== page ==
Then I watch the video from when a P-38 Lighting was recovered from the arctic and they fire a 20mm cannon at a 50 gallon drum by pulling a string.

P-38 20MM


That is fucking sweet!

The .303 video is very cool, but I don't think I'd want to fly into combat with those... even with eight of them.

I'll bet they had to burn one helluva lotta ammo to bring the Jerry's down.

That they did. After the Battle of Britain, the RAF quickly made 20mm cannon the standard armament for most fighters.

We planned to do the same, but manufacturing problems led us to stick with .50 cals, which were good enough.

Link Posted: 7/26/2013 2:19:49 PM EST
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Originally Posted By Soylent:
It would be interesting to know if there are any metallurgical changes buried for that time span.

If so, what are they?
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Probably not.

The environment of a peat bog is cool and devoid of oxygen. Metallurgical changes due to this environment
are unlikely to occur as there's no mechanism to cause such changes.

Bodies have been dug out of peat deposits, bodies tens of thousands of years old, that still had fresh condition
internal organs including undecayed brains.

We don't have any artificial preservative system that is as good as what a peat bog is capable of under the right conditions,
and you can preserve things in peat without refrigeration.



Link Posted: 7/26/2013 2:34:02 PM EST
Link Posted: 7/26/2013 2:34:22 PM EST
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Originally Posted By Sandit:
What kind of ROF was that?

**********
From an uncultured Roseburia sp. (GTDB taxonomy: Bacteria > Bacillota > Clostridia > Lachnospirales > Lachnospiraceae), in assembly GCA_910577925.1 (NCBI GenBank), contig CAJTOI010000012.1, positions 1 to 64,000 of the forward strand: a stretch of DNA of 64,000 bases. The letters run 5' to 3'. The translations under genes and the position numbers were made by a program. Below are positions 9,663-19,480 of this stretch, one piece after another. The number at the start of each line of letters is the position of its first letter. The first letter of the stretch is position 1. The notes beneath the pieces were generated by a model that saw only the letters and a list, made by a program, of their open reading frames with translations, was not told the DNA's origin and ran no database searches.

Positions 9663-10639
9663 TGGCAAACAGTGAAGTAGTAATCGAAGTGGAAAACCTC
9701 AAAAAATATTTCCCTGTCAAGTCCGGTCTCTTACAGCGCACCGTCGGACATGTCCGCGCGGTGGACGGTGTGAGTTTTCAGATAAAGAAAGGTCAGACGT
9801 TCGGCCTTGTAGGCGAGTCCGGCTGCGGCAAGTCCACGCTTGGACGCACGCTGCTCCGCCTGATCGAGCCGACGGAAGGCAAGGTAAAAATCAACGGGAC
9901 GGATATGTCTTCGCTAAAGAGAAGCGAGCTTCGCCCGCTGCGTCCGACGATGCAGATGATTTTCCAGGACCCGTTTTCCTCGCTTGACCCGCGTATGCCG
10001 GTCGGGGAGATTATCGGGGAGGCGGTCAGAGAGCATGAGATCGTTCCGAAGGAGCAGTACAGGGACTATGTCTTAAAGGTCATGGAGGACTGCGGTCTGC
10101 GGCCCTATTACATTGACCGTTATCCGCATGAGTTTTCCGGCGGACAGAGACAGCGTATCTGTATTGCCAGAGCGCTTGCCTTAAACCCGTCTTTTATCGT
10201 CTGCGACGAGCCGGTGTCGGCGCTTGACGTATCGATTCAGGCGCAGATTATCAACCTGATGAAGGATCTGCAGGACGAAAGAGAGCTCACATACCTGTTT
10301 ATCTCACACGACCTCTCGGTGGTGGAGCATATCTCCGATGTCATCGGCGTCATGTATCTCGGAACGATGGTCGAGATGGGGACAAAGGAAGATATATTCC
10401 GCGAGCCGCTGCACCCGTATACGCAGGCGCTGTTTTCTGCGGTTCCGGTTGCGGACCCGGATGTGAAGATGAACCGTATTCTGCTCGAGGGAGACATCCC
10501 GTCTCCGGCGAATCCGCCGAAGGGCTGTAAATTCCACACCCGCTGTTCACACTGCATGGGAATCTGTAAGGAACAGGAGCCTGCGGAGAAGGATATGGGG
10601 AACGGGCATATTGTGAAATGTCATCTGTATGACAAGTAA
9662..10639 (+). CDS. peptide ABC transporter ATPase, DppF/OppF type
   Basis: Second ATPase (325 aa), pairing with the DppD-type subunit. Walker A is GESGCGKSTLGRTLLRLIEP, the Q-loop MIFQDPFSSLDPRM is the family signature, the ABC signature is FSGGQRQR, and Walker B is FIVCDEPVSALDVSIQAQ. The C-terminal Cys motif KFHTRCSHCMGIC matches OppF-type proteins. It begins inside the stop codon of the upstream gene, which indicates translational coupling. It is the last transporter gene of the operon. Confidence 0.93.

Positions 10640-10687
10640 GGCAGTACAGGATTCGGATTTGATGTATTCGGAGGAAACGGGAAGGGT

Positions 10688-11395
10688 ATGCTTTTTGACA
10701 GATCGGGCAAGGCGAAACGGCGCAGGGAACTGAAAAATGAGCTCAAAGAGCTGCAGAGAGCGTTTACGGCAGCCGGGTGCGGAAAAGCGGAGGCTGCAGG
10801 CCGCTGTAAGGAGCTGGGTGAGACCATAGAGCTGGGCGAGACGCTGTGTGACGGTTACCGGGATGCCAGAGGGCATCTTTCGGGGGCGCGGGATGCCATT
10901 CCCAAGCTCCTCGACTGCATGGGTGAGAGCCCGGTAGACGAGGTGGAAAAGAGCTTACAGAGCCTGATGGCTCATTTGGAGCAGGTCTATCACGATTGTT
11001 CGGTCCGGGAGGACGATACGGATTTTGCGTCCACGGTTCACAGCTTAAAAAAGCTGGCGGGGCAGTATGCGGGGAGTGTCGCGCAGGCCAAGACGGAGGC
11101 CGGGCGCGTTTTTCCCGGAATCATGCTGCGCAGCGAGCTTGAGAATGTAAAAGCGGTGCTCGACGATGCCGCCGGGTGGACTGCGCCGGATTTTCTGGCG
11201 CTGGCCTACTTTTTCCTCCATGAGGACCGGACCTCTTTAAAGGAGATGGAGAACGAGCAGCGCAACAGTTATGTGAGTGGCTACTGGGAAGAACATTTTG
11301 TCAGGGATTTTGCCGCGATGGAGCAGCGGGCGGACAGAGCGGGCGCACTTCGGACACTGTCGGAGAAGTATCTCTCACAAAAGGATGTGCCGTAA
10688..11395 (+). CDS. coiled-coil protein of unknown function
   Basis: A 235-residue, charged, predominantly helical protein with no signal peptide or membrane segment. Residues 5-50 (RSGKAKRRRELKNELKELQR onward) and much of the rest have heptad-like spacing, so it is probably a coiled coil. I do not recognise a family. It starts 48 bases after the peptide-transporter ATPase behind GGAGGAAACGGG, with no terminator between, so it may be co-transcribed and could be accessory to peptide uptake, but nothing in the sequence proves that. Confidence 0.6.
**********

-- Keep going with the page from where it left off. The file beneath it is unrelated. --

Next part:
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That looks like an FN38 or FN39, and IIRC they had similar rates of fire as the ANM2 Brownings, about 1200 rounds per minute or so.
Link Posted: 7/26/2013 2:54:43 PM EST
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Originally Posted By NUcadet07:


What? Last .50 cal range I did last year only PPE was ACH, eye and ear pro. MP M9 ranges are often fired in patrol cap and ACUs.
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Originally Posted By NUcadet07:
Originally Posted By USMCTanker:
Originally Posted By smokycity:
It's cool that after being buried for 70 years the gun fires and wasn't just a rusted lump of steel. However, I have to laugh at the wearing of full body armor, kevlar helmets and the cowering in the trench, using the Mythbuster's style trigger set up.


Standard attire for live fire on any military range, by the regs.


What? Last .50 cal range I did last year only PPE was ACH, eye and ear pro. MP M9 ranges are often fired in patrol cap and ACUs.



Aye! I've been out a long time, but we never geared up for target practice.


American Technology! Yeah!
Link Posted: 7/26/2013 3:00:22 PM EST
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Originally Posted By notso: